April 5, 2013
The Marine Mammal Protection Act
Law is responsible for conservation of our ocean's mammal populations
In 1972, the Marine Mammal Protection Act (MMPA) was passed by the U.S. Congress to protect the many mammals who live in the world's oceans. This legislation is the basis for policies preventing the harassment, capture, injury, or killing of all species of whales, dolphins, seals, and sea lions, as well as walruses, manatees, dugongs, sea otters, and polar bears.
The law sets up a management regime to reduce marine mammal mortalities and injuries in their interactions with fisheries (gear entanglement, etc.); regulates scientific research in the wild; establishes basic requirements for public display of captive marine mammals; addresses issues specific to the tuna fishery in the eastern tropical Pacific Ocean where dolphins associate with tuna and are harassed, injured, and sometimes killed by fishing practices there; creates a management regime for native subsistence hunting of marine mammals in Alaska; and regulates the import and export of marine mammals and their products.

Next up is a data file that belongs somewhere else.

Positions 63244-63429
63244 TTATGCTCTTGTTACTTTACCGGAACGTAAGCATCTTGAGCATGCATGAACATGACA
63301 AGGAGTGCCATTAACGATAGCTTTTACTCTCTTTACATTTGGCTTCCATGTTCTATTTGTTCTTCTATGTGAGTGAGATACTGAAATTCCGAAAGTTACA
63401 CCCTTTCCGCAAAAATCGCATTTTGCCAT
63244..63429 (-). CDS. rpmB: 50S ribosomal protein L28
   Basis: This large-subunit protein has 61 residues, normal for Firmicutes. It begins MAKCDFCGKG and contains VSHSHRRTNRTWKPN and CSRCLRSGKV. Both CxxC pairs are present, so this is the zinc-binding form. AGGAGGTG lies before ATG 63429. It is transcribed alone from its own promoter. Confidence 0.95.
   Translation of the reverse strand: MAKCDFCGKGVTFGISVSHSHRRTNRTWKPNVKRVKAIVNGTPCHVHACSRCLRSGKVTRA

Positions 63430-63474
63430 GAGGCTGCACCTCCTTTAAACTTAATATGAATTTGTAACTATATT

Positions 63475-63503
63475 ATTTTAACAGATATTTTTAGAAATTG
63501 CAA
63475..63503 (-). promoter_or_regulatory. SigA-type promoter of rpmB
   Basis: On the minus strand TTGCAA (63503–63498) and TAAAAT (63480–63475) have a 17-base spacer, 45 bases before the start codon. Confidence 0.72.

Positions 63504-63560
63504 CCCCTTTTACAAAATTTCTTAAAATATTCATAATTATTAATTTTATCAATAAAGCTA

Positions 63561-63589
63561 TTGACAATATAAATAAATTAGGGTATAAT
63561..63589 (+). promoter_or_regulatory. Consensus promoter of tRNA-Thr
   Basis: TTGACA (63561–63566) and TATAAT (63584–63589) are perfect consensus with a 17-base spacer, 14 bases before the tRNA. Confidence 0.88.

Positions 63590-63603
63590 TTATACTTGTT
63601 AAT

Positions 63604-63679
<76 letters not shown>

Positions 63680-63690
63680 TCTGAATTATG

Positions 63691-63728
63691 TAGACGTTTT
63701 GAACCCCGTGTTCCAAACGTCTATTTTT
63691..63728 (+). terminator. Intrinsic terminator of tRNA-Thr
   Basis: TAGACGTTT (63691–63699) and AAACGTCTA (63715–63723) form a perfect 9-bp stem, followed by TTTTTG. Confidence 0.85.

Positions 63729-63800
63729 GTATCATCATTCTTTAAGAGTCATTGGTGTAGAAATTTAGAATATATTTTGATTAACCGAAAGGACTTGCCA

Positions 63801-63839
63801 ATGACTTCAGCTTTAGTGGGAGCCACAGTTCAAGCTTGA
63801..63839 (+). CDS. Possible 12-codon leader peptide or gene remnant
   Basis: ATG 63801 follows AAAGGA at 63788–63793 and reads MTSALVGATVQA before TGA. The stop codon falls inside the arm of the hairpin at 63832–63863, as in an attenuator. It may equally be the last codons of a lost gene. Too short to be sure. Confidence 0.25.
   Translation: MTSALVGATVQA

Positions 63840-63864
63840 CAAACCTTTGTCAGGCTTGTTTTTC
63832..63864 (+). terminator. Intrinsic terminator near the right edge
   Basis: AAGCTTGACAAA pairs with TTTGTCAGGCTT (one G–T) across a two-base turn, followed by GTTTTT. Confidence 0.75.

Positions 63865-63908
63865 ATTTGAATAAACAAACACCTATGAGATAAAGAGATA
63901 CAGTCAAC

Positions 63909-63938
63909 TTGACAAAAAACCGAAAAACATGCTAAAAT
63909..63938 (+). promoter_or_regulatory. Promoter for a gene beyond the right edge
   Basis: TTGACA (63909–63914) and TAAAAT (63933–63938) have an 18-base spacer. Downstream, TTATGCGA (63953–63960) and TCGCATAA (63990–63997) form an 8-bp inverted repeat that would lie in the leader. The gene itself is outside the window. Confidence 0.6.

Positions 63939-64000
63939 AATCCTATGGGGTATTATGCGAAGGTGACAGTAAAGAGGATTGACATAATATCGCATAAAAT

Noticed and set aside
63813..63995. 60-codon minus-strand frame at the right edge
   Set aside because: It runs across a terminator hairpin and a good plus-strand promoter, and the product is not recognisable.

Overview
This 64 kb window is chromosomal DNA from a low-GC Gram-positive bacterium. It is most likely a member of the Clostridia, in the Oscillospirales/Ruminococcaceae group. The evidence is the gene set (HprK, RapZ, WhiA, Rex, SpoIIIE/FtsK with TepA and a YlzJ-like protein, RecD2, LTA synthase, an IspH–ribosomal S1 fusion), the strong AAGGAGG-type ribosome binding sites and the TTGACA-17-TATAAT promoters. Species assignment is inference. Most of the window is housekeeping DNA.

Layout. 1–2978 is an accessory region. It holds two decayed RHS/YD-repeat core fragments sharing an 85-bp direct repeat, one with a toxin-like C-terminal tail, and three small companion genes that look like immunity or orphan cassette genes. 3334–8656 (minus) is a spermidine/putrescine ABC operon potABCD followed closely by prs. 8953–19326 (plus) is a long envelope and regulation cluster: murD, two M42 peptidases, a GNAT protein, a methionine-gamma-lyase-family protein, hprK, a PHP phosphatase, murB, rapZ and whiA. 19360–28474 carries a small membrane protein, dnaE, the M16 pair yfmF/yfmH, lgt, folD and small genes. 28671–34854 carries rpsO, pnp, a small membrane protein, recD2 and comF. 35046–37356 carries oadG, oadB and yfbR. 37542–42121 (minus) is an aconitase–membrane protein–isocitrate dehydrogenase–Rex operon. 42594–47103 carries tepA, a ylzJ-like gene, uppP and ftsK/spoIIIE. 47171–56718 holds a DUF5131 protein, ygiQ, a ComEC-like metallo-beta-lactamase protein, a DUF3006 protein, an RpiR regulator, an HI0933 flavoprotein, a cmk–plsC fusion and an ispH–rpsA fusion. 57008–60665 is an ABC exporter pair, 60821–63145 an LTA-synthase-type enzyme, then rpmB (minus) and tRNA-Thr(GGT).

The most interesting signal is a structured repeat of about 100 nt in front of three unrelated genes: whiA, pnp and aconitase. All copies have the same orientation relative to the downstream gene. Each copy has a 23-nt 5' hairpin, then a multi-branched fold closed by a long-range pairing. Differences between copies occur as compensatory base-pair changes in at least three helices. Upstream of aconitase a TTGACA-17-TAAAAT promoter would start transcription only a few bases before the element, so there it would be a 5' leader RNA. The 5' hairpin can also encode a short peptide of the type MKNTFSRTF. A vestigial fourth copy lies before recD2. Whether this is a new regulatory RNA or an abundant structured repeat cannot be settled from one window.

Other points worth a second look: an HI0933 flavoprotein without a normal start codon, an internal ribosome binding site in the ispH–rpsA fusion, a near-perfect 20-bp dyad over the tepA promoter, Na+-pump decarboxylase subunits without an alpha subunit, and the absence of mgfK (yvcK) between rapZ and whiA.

The primary government agency responsible for enforcing the MMPA is the National Marine Fisheries Service (NMFS), found in the Department of Commerce, National Oceanic and Atmospheric Administration. Under the MMPA, NMFS is responsible for the management and conservation of whales and dolphins (cetaceans) and pinnipeds other than the walrus. Walruses, manatees and dugongs (sirenians), sea otters, and polar bears are under the jurisdiction of the U.S. Fish and Wildlife Service (FWS), in the Department of the Interior.
The MMPA underwent some significant changes in its 1994 amendments, especially with respect to switching the emphasis for pinnipeds from protection to management.
Click here to view the full text pdf of the Marine Mammal Protection Act.